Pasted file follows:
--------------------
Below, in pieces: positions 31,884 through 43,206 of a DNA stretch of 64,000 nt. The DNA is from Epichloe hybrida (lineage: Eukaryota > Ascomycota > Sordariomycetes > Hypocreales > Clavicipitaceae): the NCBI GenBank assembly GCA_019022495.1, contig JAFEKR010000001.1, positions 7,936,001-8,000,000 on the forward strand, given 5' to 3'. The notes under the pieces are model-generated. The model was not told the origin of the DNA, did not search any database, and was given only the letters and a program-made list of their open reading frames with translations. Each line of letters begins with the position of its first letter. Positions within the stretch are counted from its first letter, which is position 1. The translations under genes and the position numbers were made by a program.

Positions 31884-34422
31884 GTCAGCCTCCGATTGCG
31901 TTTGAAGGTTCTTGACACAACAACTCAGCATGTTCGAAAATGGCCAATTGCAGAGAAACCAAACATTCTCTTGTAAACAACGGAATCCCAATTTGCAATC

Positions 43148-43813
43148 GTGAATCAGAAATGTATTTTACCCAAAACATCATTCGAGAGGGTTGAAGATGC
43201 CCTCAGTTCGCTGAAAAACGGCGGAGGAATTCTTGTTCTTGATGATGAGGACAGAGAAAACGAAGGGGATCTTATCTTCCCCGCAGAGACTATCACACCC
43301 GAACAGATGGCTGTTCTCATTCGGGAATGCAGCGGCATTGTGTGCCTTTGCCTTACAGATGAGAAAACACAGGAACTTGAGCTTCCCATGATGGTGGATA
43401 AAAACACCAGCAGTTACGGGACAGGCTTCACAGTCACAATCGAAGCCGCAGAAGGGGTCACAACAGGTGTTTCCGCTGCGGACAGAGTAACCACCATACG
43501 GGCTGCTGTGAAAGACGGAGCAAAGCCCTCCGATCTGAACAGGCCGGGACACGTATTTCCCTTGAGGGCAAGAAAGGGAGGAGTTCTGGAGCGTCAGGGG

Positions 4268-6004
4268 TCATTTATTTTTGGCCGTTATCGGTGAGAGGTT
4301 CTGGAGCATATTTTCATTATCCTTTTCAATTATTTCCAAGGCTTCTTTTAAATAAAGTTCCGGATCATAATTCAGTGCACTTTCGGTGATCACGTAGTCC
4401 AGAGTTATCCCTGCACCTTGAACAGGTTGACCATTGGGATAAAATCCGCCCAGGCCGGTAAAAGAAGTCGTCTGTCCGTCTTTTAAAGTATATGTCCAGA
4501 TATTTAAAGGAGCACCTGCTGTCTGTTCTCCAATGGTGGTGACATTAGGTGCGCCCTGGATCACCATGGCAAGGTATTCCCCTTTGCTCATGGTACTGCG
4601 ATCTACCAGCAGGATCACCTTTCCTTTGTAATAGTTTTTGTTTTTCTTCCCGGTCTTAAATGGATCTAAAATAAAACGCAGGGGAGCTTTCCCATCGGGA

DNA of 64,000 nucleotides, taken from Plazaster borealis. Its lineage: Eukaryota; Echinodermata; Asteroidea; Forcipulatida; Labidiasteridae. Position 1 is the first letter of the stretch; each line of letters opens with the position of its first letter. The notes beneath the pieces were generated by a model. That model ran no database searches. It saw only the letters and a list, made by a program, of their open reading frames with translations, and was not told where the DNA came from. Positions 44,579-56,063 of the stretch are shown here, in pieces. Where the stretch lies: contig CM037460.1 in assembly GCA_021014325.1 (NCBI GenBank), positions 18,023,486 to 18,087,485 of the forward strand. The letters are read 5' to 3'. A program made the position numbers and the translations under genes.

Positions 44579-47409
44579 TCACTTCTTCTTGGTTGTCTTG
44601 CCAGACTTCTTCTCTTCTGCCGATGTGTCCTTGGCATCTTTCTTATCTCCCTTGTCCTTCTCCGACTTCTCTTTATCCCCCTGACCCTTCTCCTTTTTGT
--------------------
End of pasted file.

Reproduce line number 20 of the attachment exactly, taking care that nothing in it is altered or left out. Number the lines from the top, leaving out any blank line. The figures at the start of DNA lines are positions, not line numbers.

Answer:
44601 CCAGACTTCTTCTCTTCTGCCGATGTGTCCTTGGCATCTTTCTTATCTCCCTTGTCCTTCTCCGACTTCTCTTTATCCCCCTGACCCTTCTCCTTTTTGT